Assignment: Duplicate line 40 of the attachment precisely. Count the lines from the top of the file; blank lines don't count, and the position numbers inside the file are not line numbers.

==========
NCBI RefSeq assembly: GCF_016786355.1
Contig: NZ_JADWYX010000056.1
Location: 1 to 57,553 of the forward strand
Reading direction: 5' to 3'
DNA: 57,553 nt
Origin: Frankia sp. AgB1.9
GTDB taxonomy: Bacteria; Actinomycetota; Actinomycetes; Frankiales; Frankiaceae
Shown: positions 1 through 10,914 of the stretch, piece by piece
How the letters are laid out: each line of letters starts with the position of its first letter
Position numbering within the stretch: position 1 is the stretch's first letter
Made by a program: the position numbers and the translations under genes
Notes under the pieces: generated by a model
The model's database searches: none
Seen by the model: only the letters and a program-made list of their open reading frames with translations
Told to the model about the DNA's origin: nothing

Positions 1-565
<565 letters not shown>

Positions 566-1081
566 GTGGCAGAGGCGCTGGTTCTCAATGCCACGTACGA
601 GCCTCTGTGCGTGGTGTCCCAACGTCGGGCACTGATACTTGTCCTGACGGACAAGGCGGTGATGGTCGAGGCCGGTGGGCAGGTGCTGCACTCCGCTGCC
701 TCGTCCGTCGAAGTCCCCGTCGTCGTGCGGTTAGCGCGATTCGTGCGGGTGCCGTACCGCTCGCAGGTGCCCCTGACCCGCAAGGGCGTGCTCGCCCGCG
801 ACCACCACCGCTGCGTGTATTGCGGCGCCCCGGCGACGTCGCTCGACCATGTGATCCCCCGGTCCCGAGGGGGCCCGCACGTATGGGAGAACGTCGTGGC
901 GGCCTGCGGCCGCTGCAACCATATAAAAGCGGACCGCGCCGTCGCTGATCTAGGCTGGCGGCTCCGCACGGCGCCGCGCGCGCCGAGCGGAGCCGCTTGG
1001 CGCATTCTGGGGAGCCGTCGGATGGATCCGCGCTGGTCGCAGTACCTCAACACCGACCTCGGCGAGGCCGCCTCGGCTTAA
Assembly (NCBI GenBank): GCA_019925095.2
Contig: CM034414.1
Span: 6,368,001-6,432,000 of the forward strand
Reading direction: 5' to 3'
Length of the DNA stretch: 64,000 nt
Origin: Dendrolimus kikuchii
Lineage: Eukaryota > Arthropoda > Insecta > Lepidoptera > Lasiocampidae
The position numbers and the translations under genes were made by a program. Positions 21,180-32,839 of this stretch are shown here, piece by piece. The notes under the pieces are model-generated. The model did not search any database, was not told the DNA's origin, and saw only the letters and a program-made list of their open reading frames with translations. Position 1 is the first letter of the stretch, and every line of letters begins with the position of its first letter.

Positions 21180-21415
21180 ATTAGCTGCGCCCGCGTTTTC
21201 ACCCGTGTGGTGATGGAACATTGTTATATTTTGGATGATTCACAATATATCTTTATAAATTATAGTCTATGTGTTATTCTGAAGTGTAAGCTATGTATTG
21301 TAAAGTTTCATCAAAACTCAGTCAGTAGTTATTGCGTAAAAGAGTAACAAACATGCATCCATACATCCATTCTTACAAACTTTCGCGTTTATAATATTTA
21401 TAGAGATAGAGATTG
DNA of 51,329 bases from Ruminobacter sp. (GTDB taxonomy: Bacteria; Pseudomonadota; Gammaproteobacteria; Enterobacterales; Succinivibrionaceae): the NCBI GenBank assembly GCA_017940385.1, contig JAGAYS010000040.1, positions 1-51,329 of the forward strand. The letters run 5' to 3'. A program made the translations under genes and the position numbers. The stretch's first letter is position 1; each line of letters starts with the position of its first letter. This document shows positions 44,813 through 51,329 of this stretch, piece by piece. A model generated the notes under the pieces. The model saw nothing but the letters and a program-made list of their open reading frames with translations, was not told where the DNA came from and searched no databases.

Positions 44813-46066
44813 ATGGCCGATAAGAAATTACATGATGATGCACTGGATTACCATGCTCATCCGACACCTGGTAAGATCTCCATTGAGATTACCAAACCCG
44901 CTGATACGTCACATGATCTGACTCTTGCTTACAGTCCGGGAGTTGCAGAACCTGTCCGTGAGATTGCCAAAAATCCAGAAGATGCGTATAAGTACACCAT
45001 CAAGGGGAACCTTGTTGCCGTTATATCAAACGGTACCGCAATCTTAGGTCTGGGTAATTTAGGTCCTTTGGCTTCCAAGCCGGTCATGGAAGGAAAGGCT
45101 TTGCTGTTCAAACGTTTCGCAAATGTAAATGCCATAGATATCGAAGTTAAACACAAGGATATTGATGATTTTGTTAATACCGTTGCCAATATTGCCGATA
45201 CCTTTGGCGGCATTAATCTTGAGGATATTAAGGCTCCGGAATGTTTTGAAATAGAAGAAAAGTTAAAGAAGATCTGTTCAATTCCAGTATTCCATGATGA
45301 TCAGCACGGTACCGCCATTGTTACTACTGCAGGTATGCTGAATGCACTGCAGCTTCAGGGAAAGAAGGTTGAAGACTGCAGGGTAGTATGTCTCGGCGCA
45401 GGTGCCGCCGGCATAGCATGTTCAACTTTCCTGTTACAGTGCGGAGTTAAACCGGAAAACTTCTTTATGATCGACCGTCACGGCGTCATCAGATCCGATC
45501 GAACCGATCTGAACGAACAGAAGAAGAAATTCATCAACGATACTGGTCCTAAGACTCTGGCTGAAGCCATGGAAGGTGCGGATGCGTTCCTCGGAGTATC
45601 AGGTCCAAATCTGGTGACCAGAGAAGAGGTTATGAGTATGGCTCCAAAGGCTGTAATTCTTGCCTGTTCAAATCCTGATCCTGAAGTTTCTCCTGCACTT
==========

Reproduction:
44813 ATGGCCGATAAGAAATTACATGATGATGCACTGGATTACCATGCTCATCCGACACCTGGTAAGATCTCCATTGAGATTACCAAACCCG